Rāhui Day 44

17 thoughts on “Rāhui Day 44”

  1. Cathy so lovely to see veggies growing, I like all the mulch (grass clippings?). I did not appreciate how much more difficult growing on a slope could be until it was too late, I’m here. and my slope is not as steep as yours. I didn’t know the Victorians used box because it provided shellter to preditors, I had thought it was just because it gave an ordered edge to beds. Where I am because of the peaty soil and cool temperatures cuttings usually have to be started inside, however I have found plenty in the old shed here to recyle into terraces, and as you say it makes gardening so much easier. Frances

    1. I have learnt so much about gardening here, because it’s not ‘normal’. More than that I’ve learnt so much about what plants really like! And not having much money can be a great teacher and stimulator of the imagination, can’t it?!!! (Yes – the mulch is grass clippings, but I also tend to put dried out weeds – not fresh – on top as well, stowing them in little heaps here and there – I have even been known to cut up courgettes that grew much too big and use them as a mulch!)

  2. Your veg is looking good, Cathy, and it’s good to now that your hard work is beginning to pay off. Have you had some rain this week?

  3. I wonder if you have any irrigation set up for your vegetables Cathy. Hope you have had some of the showers that are passing across France and Germany. I know how exhausting watering can be in the heat. We have put off starting a proper vegetable garden again due to the drought…. maybe next year!

    1. We’ve been meaning to install a drip system, but haven’t got round to it. Without watering, it’s impossible to grow vegetables – and I do think that some greenhouse shading would help the brassicas (like sprouts). In the autumn they tend to come back, but only if I’ve spent hours watering during the summer. I nearly put off the veggies, but then my determined husband started bringing buckets of water up from the river, and he encouraged me so much that I just kept going!

  4. My former garden was terraced with logs of the superfluous small redwood trunks that got thinned out. They work well, and are resistant to rot. I did not terrace here, but now wish I had.

    1. That would have been MUCH better, Tony. But unfortunately it would either cost money (which I haven’t a lot of) or require a man with a chainsaw (which normally I haven’t got). And of course one woman and large logs on a slope are not a good combination! I also suspect the logs that, if my husband was at home, the logs would have disappeared onto the woodburning stove in winter if we were short of firewood!

      1. Redwood is not good for firewood, but does happen to work well for other applications. I used it primarily because I did not want to waste the small trunks that were thinned out. I would have used sandstone, but a neighbor too it all away.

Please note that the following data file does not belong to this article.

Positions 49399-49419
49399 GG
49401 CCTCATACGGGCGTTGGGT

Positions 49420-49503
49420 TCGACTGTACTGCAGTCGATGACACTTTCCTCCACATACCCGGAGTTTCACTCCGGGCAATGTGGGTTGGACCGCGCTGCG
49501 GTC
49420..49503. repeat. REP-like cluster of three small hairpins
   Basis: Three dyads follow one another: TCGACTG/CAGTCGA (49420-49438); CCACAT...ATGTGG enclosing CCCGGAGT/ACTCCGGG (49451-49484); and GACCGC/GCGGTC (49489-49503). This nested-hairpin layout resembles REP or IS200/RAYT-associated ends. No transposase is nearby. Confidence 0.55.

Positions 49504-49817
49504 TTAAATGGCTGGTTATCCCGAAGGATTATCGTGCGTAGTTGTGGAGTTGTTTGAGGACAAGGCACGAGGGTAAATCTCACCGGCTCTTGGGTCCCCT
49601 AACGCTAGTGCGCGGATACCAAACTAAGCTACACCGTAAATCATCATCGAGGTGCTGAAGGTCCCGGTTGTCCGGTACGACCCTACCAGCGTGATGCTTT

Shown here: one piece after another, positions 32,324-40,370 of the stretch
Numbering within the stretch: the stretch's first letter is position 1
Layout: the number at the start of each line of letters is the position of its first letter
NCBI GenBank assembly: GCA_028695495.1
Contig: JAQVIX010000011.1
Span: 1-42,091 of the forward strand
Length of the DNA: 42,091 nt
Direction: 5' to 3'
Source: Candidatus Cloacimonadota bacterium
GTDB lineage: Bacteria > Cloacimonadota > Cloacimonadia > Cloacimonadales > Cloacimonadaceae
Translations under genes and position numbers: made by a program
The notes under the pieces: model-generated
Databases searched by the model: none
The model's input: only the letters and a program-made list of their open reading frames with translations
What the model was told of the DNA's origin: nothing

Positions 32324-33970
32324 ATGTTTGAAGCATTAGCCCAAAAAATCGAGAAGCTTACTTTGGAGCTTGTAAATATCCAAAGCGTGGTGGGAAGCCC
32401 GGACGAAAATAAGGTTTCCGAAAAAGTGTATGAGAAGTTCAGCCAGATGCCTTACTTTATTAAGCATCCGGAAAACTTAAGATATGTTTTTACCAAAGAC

2. Shame! Fortunately we have no redwood here, so I wouldn’t be tempted. And, actually, when you’re cold you’ll burn anything on the fire. We do – I’ve even started burning books that I don’t like!

      3. Redwoods really are excellent! They are so tall that if you look this way, you can see for yourself. If I aim one in just the right direction when I cut it down, you could try some of the firewood. They grow fast too. The moon is so cratered because it did not get out of the way fast enough. Anyway, it does not get very cold here, so we do not burn much wood.

  5. Your beds look so tidy and productive, which probably makes you wonder since you seem to think they’re not (tidy)! Hopefully some rain finds you this week.

    1. Thank you – you are so right! I definitely don’t think they are tidy. Other people’s vegetable gardens are so beautiful and it took a lot of courage for me to post mine! I just thought – darn, it’s sort of working, and it’s an idea that most people with a similar problem to mine could put into practice. And I do love the lavenders and santolina at this time of year, just when they are promising to flower!

  6. Looks like a lot of hard work, but everything is looking lovely and you will reap the rewards from all those fresh veggies. I have given up on growing veg as the S&S eat everything in this garden before it has a chance to grow. Though I am going to try growing some spinach and kale in crates this year and see if that is more successful. I had not thought of using grass clippings as a mulch, that’s a good idea if it is hot enough. I think here it would probably turn to slime.

  7. Looks great! Judy would be jealous as she is feeling vegetable-deprived lately, given complications of getting fresh food from the market. So what are your going to do with all those peas?

    1. There are so many plans – and actually I haven’t shown you even half of the peas! We love curry and they are wonderful in vegetarian curries (with paneer cheese). They also freeze better than any other vegetable I’ve come across.

Leave a Reply

Fill in your details below or click an icon to log in:

WordPress.com Logo

You are commenting using your WordPress.com account. Log Out /  Change )

Twitter picture

You are commenting using your Twitter account. Log Out /  Change )

Facebook photo

You are commenting using your Facebook account. Log Out /  Change )

Connecting to %s